The Customer’s Always Right, Right?

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Photo by Gemma Evans on Unsplash

“Clients do not come first. Employees come first. If you take care of the employees, they will take care of the clients.” — Richard Branson

I got a haircut the other day. Long overdue, it looked awful. I went to a place whose brand is sports. So there’s sports on every screen, all the time.

I asked the girl if she gets tired of listening to the same manufactured stories all day. She did. No real surprise there.

“Feel free to change it. I don’t mind.” I told her.

I was the only customer there. It seems that most people had better things to do at 2 pm on a Wednesday. “Oh no, we can’t do that. We’ll get in trouble,” was her response.

Which was ridiculous. Who’s going to get you in trouble? There’s no one else here.

She said they used to put on music if there were no customers. Just to switch it up and retain some sanity. If a customer came in, they switched everything back to sports.

Seems reasonable, no one should get upset with that. Except some customers did. And their management did as well. Again, ridiculous.

So two issues here.

One. If you’re the type of person who becomes legitimately upset because you aren’t exposed to Sportscenter reruns for a grand total of three minutes when you walk into a discount haircutting salon, you need to re-evaluate your priorities.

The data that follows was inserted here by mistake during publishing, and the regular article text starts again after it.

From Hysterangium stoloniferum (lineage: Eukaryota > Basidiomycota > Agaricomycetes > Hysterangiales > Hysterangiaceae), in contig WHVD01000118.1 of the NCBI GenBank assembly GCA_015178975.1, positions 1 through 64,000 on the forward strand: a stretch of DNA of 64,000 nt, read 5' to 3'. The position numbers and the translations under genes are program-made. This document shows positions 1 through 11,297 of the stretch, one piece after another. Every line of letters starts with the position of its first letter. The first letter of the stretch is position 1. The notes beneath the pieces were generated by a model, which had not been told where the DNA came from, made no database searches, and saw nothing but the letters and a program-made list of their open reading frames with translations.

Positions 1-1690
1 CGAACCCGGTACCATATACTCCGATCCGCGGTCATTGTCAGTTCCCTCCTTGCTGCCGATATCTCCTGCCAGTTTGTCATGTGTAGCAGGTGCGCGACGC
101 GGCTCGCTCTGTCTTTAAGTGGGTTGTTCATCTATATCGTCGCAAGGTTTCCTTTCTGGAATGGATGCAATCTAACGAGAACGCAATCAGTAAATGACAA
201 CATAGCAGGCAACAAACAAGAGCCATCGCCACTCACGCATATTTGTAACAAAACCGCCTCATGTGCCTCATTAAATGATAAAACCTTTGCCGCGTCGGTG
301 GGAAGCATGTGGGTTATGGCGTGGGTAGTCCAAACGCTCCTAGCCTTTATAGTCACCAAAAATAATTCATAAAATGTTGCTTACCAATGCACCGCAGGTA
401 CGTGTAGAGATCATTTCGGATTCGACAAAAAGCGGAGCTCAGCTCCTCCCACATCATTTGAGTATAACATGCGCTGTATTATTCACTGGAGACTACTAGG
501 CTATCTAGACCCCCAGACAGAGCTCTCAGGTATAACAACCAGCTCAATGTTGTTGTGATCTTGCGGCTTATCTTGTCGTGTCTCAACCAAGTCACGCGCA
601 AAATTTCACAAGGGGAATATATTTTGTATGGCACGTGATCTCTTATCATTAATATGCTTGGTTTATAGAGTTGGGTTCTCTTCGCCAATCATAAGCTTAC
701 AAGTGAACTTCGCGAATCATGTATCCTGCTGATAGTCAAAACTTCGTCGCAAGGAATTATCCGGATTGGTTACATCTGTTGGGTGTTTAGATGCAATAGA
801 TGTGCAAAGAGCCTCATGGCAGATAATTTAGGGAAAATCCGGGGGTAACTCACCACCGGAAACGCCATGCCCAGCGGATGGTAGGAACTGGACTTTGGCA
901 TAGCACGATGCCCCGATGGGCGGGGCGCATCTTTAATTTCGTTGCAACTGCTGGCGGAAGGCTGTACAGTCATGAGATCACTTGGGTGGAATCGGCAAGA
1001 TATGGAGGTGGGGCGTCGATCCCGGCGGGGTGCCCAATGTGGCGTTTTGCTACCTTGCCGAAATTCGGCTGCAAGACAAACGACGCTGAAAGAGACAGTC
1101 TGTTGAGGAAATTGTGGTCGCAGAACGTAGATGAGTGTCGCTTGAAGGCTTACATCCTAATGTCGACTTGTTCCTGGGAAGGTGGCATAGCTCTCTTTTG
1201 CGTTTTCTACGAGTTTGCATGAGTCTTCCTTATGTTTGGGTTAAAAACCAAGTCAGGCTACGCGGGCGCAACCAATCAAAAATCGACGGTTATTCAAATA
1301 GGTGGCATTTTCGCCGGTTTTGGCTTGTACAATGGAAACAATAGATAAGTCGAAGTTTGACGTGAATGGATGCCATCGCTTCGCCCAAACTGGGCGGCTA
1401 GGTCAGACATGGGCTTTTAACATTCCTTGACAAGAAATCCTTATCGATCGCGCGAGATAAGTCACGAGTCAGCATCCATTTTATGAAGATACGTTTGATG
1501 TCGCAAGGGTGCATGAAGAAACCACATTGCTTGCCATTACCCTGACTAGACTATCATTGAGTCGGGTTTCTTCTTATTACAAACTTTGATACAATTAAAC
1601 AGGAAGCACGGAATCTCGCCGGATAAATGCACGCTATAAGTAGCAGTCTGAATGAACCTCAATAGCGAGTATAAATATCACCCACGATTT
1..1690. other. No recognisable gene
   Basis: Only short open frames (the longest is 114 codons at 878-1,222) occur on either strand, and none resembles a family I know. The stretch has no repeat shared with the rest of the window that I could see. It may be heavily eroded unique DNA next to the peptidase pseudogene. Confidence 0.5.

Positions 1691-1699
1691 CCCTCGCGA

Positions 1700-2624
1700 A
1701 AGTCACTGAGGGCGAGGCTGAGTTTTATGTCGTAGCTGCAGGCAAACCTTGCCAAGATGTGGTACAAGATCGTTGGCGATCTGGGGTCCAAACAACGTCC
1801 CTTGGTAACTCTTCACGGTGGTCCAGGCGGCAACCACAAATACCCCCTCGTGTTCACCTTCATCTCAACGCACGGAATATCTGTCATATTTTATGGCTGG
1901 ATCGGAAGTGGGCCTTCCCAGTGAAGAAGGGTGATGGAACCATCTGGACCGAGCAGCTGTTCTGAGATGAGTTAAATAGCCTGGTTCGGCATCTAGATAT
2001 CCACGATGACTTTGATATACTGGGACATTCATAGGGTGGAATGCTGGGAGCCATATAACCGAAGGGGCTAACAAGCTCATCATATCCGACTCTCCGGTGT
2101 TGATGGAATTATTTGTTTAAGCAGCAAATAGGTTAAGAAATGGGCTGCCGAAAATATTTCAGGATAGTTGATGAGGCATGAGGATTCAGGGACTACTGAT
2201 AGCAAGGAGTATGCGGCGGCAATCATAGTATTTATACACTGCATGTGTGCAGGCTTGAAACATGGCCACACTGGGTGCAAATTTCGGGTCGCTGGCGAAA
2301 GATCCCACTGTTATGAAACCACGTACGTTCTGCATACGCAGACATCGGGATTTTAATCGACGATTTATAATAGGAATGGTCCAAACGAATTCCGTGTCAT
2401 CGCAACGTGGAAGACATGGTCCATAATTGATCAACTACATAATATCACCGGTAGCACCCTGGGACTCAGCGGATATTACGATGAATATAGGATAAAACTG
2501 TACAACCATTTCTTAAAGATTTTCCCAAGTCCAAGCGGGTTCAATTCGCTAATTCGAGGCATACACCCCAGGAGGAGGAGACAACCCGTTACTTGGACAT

But some people are just unreasonable. We’ll never be able to please everyone. So we shouldn’t be too surprised when a couple of whiners have a problem.

The real issue is their management. Blindly following the “customer is always right” mentality is short-sighted. Why would they sacrifice their employees’ happiness to appease a customer? A customer who uses his limited personal time to issue meaningless complaints and cause problems for other people. Is that the kind of customer they want? Is that the behavior that they want to reinforce?

As managers, we’ll occasionally side with an unruly customer over our employees. Why?

What’s the cost to acquire a new customer? What’s the cost to replace an employee?

Better yet, what’s the impact of taking an employee whose loyal, motivated, and happily engaged in her job, and turning her into a cynic? Someone who is no longer looking to truly make an impact. Someone who doesn’t look for opportunities to deliver the best experience.

Personally, I’d rather see a person who loves their job than someone who works in a place with sports always on the screen.

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Enemy of the Status Quo.

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